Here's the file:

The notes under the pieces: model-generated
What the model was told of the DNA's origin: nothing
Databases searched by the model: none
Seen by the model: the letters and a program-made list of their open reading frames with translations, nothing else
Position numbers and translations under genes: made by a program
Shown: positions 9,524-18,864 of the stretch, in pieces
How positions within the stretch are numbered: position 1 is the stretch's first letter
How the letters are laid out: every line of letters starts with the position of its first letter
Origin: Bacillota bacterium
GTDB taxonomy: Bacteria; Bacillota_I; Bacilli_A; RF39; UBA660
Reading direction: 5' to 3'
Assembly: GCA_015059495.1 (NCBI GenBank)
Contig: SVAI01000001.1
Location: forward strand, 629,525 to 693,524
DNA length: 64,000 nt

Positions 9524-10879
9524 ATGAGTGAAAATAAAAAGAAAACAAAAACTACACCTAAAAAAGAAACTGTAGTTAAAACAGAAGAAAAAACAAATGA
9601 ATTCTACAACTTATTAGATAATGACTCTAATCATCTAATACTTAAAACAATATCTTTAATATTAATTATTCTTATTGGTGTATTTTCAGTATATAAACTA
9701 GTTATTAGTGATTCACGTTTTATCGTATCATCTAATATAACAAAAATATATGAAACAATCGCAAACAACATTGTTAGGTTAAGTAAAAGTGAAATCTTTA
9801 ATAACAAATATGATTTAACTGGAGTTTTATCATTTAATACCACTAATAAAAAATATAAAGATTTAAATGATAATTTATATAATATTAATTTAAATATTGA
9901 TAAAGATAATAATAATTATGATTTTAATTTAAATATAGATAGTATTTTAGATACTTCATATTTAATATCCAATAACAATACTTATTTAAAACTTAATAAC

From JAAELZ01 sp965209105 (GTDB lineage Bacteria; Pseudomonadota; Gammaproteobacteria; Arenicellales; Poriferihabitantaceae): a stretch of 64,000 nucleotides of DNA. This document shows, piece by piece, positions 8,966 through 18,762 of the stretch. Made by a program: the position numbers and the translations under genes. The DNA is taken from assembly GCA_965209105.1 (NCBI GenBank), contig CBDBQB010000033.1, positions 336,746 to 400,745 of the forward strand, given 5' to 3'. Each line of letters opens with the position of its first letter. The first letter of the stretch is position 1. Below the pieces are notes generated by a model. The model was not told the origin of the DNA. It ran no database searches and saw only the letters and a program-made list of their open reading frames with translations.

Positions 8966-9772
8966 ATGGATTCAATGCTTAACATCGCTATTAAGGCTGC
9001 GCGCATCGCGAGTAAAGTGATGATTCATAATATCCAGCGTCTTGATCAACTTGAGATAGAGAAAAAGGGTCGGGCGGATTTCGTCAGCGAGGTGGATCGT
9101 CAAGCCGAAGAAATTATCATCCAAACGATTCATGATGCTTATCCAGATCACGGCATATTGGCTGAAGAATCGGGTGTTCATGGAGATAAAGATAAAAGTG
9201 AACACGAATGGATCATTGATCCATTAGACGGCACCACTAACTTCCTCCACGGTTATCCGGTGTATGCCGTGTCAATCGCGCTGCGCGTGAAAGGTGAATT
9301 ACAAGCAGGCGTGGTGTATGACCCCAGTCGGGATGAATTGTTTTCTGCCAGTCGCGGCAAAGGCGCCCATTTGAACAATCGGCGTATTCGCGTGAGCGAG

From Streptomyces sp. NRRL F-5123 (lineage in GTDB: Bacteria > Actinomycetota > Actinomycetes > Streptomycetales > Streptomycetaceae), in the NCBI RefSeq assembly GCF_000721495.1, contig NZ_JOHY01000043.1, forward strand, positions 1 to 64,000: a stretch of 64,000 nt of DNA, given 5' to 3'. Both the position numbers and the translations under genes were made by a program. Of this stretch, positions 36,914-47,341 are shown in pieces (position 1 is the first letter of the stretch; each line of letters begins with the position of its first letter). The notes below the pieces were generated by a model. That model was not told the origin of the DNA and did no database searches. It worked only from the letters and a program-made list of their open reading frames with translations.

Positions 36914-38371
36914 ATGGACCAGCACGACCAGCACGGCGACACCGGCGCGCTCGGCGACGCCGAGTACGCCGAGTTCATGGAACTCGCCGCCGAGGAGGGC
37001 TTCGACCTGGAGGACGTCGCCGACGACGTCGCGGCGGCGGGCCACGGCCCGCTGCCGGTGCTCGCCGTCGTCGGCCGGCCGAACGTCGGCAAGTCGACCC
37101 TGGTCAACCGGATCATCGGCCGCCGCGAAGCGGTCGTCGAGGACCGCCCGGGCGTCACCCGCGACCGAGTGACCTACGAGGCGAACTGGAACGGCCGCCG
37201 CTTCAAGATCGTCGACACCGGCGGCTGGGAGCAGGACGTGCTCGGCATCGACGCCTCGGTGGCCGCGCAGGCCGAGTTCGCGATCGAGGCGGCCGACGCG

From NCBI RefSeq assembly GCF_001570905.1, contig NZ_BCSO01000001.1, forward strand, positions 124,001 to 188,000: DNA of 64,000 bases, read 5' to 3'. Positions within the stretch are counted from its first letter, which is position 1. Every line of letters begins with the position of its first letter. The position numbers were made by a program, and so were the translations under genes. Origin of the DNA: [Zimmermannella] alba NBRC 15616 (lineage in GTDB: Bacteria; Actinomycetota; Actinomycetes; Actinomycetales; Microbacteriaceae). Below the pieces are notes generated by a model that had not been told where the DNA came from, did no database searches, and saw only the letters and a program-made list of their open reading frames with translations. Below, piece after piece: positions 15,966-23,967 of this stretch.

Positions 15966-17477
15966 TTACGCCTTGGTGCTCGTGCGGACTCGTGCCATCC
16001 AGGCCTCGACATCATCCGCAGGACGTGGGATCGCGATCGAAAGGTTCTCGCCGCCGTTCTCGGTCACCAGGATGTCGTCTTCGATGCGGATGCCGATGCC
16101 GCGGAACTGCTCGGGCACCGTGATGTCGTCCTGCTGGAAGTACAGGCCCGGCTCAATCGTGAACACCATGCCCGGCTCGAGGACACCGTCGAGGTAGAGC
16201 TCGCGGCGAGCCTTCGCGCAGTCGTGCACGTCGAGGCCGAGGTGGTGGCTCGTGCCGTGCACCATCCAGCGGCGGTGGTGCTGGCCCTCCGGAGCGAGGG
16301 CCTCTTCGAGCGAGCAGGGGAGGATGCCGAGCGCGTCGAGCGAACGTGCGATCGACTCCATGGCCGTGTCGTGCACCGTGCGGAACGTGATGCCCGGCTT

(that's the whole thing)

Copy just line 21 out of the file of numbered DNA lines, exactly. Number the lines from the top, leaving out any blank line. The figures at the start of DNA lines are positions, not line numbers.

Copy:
9901 TAAAGATAATAATAATTATGATTTTAATTTAAATATAGATAGTATTTTAGATACTTCATATTTAATATCCAATAACAATACTTATTTAAAACTTAATAAC